Giant Hogweed, an invasive plant that can cause third-degree burns and permanent blindness, has been discovered north of Rappahannock County. But don’t be too alarmed.
The Massey Herbarium at Virginia Tech said 30 giant hogweeds were found between Winchester and Leesburg, and yes the plant contains a toxic sap that when combined with sun exposure can cause painful blisters. Wiping the sap into the eyes is even more dangerous.
However, Virginia Tech researchers who helped identify the plants in Clarke County stressed that the weeds are believed to have been “planted intentionally decades ago, and have not spread in the years since.”
“It’s a dangerous plant but I’m not overly concerned about it. This seems to be an isolated incident,” said Virginia Tech weed science specialist Michael Flessner.
In 1946, with segregation in full force and little educational opportunities for local African American students beyond seventh grade, representatives from Rappahannock, Madison, Orange and Culpeper counties requested and received funds from the state to build a regional high school. George Washington Carver Regional High School in Culpeper opened in 1948 and quickly earned respect for the quality of education and students.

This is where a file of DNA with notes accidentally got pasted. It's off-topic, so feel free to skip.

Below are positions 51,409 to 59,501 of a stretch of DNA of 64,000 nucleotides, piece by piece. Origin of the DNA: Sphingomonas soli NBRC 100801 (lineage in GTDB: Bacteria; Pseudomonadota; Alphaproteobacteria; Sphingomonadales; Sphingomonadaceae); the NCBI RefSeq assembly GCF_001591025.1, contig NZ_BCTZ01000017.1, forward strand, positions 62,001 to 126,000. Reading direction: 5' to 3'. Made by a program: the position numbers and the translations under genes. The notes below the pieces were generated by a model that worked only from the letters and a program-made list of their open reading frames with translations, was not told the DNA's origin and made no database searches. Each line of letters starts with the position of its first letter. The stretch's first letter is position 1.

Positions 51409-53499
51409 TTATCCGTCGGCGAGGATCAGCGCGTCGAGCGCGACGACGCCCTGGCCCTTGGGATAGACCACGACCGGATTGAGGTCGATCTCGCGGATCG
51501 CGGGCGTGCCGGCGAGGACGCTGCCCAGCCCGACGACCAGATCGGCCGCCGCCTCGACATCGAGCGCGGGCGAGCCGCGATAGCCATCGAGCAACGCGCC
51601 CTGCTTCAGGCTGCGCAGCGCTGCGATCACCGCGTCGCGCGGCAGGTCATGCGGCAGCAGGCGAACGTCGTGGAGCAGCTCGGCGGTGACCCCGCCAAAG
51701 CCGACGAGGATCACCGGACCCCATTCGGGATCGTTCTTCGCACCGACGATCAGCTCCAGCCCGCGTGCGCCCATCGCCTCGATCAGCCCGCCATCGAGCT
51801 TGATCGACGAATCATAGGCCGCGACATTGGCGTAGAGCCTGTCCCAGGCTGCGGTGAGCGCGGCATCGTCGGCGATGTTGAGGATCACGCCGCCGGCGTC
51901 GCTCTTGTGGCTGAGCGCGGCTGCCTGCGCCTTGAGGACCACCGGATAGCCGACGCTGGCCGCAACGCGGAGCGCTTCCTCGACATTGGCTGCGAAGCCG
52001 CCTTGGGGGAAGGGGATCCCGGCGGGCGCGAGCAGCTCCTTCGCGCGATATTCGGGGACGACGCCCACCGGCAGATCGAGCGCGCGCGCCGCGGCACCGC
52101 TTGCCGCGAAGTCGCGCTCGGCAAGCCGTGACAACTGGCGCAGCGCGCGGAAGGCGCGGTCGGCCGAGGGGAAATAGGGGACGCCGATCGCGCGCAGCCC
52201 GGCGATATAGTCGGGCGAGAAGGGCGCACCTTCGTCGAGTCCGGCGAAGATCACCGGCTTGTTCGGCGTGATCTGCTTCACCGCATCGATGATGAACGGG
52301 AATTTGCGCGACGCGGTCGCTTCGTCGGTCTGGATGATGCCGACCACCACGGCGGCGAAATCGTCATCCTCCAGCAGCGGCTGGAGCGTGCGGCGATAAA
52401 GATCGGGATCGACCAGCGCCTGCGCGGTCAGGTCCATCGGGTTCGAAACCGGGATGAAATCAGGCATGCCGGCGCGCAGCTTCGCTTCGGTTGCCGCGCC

Now, once again this spring and as a result of generous financial support from alumni, community, friends, and one anonymous donor, the George Washington Carver Regional High School Alumni Association Inc., has awarded $17,000 in worthy scholarships.
At least one scholarship went to a qualifying student in each of the high schools in the association’s original “feeder-counties.” The Rappahannock County High School recipient is Nyah August, who will attend Virginia Tech.
Potentially dangerous Giant Hogweed plants were discovered close to Rappahannock County, but experts say don't worry.